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Potala Palace


Built during the period of Tubo King Songtsan Gampo in the 7th century, the Potala Palace (here seen in 1956) was originally called Red Hill Palace Castle (Phodrang Marpa Trize in Tibetan). Wind, rain, lightning and war eventually destroyed the old palace. In the early Qing Dynasty, led by the Fifth Dalai Lama Ngawang Lobsang Gyamco, the Potala Palace saw large-scale extension, reaching its present-day grandeur. During the extension, Qing Emperor Kangxi gave orders to select skilled craftsmen from across the nation and send them to Tibet to take part in the project. Since the 1980s, the Potala Palace has undergone two large-scale repairs, with experts and technicians of numerous ethnic groups participating. Potala Palace reflects the wisdom and painstaking efforts of many craftsmen of ancient China and is a cultural treasure of the Chinese nation. Over the past millennium, it witnessed a slave society, feudal society and new socialist era, and the long and close historical and cultural contacts between Tibet and the hinterlands of China, and deep friendship between the Tibetan and the Han and other ethnic groups.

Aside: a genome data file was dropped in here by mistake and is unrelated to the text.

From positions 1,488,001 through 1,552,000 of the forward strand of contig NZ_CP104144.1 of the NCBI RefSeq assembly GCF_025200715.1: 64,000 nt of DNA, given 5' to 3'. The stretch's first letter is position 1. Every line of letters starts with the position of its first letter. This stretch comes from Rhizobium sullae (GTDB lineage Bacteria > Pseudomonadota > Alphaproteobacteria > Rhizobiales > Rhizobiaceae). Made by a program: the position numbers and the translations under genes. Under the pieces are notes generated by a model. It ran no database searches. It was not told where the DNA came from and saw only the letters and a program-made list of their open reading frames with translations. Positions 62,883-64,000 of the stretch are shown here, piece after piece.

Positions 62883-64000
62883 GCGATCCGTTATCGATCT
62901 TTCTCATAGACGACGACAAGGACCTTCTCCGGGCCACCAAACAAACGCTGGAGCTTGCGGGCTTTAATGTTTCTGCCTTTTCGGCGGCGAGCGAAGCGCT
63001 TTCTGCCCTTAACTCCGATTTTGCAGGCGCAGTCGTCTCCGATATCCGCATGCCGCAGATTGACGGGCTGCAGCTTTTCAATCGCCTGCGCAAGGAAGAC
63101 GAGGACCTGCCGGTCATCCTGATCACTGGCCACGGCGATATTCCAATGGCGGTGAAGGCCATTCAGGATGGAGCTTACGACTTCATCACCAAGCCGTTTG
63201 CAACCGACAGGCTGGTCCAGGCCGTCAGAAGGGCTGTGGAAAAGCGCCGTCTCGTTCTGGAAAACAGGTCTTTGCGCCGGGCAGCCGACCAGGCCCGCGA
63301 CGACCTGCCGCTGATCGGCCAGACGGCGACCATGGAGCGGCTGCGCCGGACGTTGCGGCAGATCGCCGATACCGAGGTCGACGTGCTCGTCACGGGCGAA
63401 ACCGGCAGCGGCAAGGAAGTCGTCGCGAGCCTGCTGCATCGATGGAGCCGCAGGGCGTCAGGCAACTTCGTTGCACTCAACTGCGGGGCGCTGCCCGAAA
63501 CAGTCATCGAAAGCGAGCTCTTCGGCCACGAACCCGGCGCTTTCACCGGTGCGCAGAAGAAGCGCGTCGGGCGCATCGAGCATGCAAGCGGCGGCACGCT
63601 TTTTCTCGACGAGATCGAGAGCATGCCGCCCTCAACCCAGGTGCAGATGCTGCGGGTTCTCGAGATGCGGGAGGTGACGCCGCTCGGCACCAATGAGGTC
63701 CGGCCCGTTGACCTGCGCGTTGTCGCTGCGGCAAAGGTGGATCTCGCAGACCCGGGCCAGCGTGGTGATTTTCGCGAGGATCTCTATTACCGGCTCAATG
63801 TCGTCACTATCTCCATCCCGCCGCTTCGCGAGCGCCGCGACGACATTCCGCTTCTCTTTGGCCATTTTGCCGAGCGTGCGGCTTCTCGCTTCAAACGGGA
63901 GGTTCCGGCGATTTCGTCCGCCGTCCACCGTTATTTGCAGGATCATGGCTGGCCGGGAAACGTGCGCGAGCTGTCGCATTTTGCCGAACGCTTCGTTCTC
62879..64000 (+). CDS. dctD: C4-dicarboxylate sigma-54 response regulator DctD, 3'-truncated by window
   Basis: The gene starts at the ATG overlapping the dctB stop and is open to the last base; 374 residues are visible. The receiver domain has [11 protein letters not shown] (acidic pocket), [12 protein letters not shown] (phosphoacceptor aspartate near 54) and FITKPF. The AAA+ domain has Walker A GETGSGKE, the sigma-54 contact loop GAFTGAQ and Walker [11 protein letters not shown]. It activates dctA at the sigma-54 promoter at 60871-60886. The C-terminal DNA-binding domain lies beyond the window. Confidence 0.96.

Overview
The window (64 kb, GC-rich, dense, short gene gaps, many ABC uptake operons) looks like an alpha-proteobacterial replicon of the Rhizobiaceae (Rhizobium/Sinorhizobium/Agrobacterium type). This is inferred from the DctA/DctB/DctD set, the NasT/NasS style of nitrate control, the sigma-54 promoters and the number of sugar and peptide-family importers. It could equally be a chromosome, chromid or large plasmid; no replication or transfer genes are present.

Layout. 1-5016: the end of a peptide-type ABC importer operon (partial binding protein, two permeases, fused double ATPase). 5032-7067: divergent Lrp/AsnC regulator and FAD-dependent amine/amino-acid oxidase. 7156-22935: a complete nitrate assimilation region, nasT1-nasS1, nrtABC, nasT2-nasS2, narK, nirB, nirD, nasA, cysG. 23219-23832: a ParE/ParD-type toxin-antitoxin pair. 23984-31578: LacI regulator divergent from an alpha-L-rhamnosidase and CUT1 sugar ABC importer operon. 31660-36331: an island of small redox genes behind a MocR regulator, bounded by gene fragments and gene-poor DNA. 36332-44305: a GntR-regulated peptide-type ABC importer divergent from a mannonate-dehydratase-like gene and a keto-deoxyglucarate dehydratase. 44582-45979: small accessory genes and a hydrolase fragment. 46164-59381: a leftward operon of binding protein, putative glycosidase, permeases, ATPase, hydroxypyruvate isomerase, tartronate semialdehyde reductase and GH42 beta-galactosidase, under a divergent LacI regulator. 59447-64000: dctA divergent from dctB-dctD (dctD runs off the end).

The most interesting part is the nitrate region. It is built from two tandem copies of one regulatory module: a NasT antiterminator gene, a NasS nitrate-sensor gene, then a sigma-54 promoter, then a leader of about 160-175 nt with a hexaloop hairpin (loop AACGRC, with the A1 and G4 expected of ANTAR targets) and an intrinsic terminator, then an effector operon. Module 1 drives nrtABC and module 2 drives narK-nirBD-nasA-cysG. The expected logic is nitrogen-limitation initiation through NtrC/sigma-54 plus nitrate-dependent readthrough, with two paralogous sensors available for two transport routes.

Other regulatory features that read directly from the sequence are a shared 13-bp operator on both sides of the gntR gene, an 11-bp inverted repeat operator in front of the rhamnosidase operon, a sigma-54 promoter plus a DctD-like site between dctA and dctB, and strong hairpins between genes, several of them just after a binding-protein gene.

The world-famous Potala Palace found its way into the UNESCO World Heritage List in 1994. In 2000 and 2001, the well-known Jokhang Monastery and Norbu Lingka were added.

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